“Fear causes people to hold tightly to what we have”. On day 6 of Advent, Grace Lung reflects on letting go of fear and embracing trust.


Grace Lung studies at Fuller Theological Seminary and is a Research Fellow with the Centre for Asian Christianity at the Brisbane School of Theology. 

Today's reading is Malachi 2:17-3:12


“We’re being swamped…”
“They’re gaming the system”
“They’re taking our jobs”

I feel uncomfortable when I hear these sentiments.
Are they afraid of people like me?

My parents were part of the early waves of migrants after multiculturalism was introduced. They endured remarks like these made against them. While I’m thankful that these sentiments seem to be directed at my community less and less, the same cannot be said of those coming to our shores now as refugees, migrants or international workers. Aside from outright statements, these sentiments often manifest in quiet and subtle ways such as unconscious bias, stereotyping and silencing.

Fear causes people to hold tightly to what we have; to withhold hospitality, generosity and compassion because there is a need to protect and provide for our own. Fear leads people to withhold what is truly God’s. Many in the post-exilic community in Malachi did not fear God. They gave unacceptable sacrifices. They feared the Other. Corruption and injustice was prevalent. They wondered where God was in the injustice (2:18).

And yet, the verse confronts me with these rhetorical questions: “Who can endure the day of His coming? Who can stand when he appears?”. The answer is no-one. We are all imperfect. My own community is made up of people who had fearful, unwelcoming sentiments used against them. Yet we can pass on the pain. We who were foreigners and who sometimes continue to be treated as foreigners today, have uttered the same sentiments toward others. People across time, including the Israelite people (those before and after their exile) and we in Australia today fail to listen to God’s word and do not fear Him. Rather, we fear each other and our circumstances. The problem is a universal one.

But there is hope. As we see in the pages just after Malachi, the Messenger of the covenant arrives. Through Jesus’s life, death, and resurrection, hope is in sight as he addresses the problem within us. God will refine and purify. While this process is painful, it is purposeful. In this way, acceptable offerings will once again be made to God through Christ.

Now, God graciously invites people to return to Him. As post-exilic Israel is called to give what is truly God’s, God will take care of the very things people are fearful of and holding onto tightly. He promises to be the protector and provider – to pour out abundant and overflowing blessing on them (v10-12). By fearing God only, we avoid being consumed by fear of each other and our circumstances. In this way, we can live godly lives as we care for the marginalised: the weak, vulnerable and the foreigner; and to share in the abundant blessing showered upon us by Him.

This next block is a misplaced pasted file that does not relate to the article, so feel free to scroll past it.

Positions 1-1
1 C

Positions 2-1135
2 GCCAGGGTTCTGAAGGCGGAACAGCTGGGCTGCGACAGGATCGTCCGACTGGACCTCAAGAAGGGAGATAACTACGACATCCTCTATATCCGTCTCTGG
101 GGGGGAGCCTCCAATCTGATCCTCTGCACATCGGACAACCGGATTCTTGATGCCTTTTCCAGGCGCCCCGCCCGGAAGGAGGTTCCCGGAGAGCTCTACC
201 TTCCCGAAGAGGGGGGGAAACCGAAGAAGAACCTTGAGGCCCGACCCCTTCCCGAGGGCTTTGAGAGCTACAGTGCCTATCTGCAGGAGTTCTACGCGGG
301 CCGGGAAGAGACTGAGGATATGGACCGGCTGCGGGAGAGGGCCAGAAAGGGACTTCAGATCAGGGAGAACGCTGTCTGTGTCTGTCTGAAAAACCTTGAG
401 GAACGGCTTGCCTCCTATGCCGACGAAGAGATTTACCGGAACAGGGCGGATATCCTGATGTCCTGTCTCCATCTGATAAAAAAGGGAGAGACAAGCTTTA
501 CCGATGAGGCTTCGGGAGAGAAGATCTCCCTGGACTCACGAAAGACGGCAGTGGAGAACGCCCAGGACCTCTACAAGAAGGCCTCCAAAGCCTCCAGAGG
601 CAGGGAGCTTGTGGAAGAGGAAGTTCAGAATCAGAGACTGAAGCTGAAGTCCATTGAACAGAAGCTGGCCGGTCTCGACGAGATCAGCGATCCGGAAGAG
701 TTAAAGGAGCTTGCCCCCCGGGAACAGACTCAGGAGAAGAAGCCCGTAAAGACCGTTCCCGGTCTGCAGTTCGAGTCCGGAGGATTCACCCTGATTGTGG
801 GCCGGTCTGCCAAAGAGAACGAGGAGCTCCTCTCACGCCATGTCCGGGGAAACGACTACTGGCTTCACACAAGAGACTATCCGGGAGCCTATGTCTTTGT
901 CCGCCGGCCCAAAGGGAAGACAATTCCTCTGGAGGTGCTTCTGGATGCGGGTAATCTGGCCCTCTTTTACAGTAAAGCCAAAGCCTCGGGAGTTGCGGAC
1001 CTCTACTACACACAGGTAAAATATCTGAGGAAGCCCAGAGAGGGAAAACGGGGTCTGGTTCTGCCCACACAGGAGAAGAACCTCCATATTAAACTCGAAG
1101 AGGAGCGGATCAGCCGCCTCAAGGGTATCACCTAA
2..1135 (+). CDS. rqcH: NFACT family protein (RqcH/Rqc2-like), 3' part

Malachi 2:17-3:12

17 You have wearied the Lord with your words.

“How have we wearied him?” you ask.

You have wearied him by saying that all who do evil are good in the Lord’s sight, and he is pleased with them. You have wearied him by asking, “Where is the God of justice?”

The Coming Day of Judgment

“Look! I am sending my messenger, and he will prepare the way before me. Then the Lord you are seeking will suddenly come to his Temple. The messenger of the covenant, whom you look for so eagerly, is surely coming,” says the Lord of Heaven’s Armies.

“But who will be able to endure it when he comes? Who will be able to stand and face him when he appears? For he will be like a blazing fire that refines metal, or like a strong soap that bleaches clothes. He will sit like a refiner of silver, burning away the dross. He will purify the Levites, refining them like gold and silver, so that they may once again offer acceptable sacrifices to the Lord. Then once more the Lord will accept the offerings brought to him by the people of Judah and Jerusalem, as he did in the past.

“At that time I will put you on trial. I am eager to witness against all sorcerers and adulterers and liars. I will speak against those who cheat employees of their wages, who oppress widows and orphans, or who deprive the foreigners living among you of justice, for these people do not fear me,” says the Lord of Heaven’s Armies.

A Call to Repentance

“I am the Lord, and I do not change. That is why you descendants of Jacob are not already destroyed. Ever since the days of your ancestors, you have scorned my decrees and failed to obey them. Now return to me, and I will return to you,” says the Lord of Heaven’s Armies.

“But you ask, ‘How can we return when we have never gone away?’

“Should people cheat God? Yet you have cheated me!

“But you ask, ‘What do you mean? When did we ever cheat you?’

“You have cheated me of the tithes and offerings due to me. You are under a curse, for your whole nation has been cheating me. 10 Bring all the tithes into the storehouse so there will be enough food in my Temple. If you do,” says the Lord of Heaven’s Armies, “I will open the windows of heaven for you. I will pour out a blessing so great you won’t have enough room to take it in! Try it! Put me to the test! 11 Your crops will be abundant, for I will guard them from insects and disease. Your grapes will not fall from the vine before they are ripe,” says the Lord of Heaven’s Armies. 12 “Then all nations will call you blessed, for your land will be such a delight,” says the Lord of Heaven’s Armies.

Fear Not: An Advent series from Common Grace

This series has been produced by Common Grace,
with support from Christian Super.